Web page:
The army said protesters have burned tires and thrown bombs, Molotov cocktails, and rocks at Israeli soldiers, and made attempts to breach the border fence. Soldiers have responded with tear gas, rubber bullets, and in some cases live fire.
The National Forum for the March of Return, one of several Palestinian groups behind the weekly demonstrations, said they were “affirming our right to return.” It was a reference to the Palestinian demand that Israel allows tens of thousands of refugees and their millions of descendants to “return” to homes and lands inside Israel which they left or were forced from during Israel’s 1948 Independence War.
The protests, encouraged by Hamas, the terrorist group that governs the Gaza Strip, began March 30. Organizers said they would gradually move the camps toward the fence until May 15, but made conflicting comments about a possible breach.
While some organizers portray the protests as peaceful, Hamas leaders say their goal is to erase the border and liberate Palestine.
“We will cross the border,” said Daoud Shehab, a member of the organizing committee from the smaller Islamic Jihad group, adding that Israel “should feel really jittery as a result of these marches.”
Israel has warned it will not tolerate a mass border breach or permit protesters to get close to the fence. The IDF said Thursday that it is ready for all scenarios and is “prepared to prevent any breach of Israeli sovereignty or damage to the border fence.”
In a camp east of Gaza City, five tents were moved to within 300 meters of the border, just in range of tear gas volleys. Bulldozers also raised protective sand berms around the new tents. In another protest site in southeastern Gaza, earth mounds were created to define the camp’s new boundary.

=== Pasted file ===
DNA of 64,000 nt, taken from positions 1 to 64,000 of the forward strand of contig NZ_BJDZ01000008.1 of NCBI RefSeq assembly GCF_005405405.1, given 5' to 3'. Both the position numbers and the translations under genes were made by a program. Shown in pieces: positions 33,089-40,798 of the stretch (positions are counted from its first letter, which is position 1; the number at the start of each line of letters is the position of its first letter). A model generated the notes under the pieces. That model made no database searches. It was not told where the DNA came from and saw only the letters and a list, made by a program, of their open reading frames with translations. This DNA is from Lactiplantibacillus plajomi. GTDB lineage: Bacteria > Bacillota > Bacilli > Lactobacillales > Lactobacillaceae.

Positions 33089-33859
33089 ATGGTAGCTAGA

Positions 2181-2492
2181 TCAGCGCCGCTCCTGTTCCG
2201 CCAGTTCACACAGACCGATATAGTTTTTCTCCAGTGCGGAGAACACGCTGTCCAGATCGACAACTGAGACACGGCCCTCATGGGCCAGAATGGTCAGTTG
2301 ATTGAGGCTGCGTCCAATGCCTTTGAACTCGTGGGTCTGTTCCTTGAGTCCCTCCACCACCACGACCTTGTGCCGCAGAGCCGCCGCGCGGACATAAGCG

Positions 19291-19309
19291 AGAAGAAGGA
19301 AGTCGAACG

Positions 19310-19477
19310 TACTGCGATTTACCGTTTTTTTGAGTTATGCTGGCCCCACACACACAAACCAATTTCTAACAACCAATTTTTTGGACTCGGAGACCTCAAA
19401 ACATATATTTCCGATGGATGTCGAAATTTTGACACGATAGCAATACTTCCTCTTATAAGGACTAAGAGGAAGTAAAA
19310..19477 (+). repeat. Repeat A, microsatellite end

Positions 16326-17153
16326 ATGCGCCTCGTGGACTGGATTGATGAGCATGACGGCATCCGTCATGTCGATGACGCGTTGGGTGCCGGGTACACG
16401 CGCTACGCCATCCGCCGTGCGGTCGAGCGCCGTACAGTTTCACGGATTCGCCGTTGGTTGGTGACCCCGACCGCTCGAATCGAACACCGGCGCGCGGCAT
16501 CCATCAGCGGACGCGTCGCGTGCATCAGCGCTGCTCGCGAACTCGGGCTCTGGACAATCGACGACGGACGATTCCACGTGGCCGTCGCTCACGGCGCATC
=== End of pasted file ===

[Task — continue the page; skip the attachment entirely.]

Activists were testing new means of confronting Israel — kites with burning rags dangling from their tails. The aim is to set ablaze drying wheat fields on the Israeli side.
Several fires have been started in wheat fields on the Israeli side of the border by such contraptions in recent days. The Facebook page of the Gaza protest organizers published images Wednesday of Israeli fields behind the fence, taken from a small camera attached to a kite.
An Islamist terror group, Hamas violently took control of Gaza from Mahmoud Abbas’s Fatah party in 2007, two years after Israel withdrew its military and civilian presence from the Strip. Israel and Egypt maintain a security blockade of Gaza. Israel says this is vital to prevent Hamas — which has fought three rounds of conflict against Israel since seizing Gaza, firing thousands of rockets into Israel and digging dozens of attack tunnels under the border — from importing weaponry.
At previous peace talks, the Palestinians have always demanded, along with sovereignty in the West Bank, Gaza, East Jerusalem and the Old City, a “right of return” to Israel for Palestinian refugees who left or were forced out of Israel when it was established. The Palestinians demand this right not only for those of the hundreds of thousands of refugees who are still alive — a figure estimated in the low tens of thousands — but also for their descendants, who number in the millions.
No Israeli government would ever be likely to accept this demand since it would spell the end of Israel’s Jewish majority.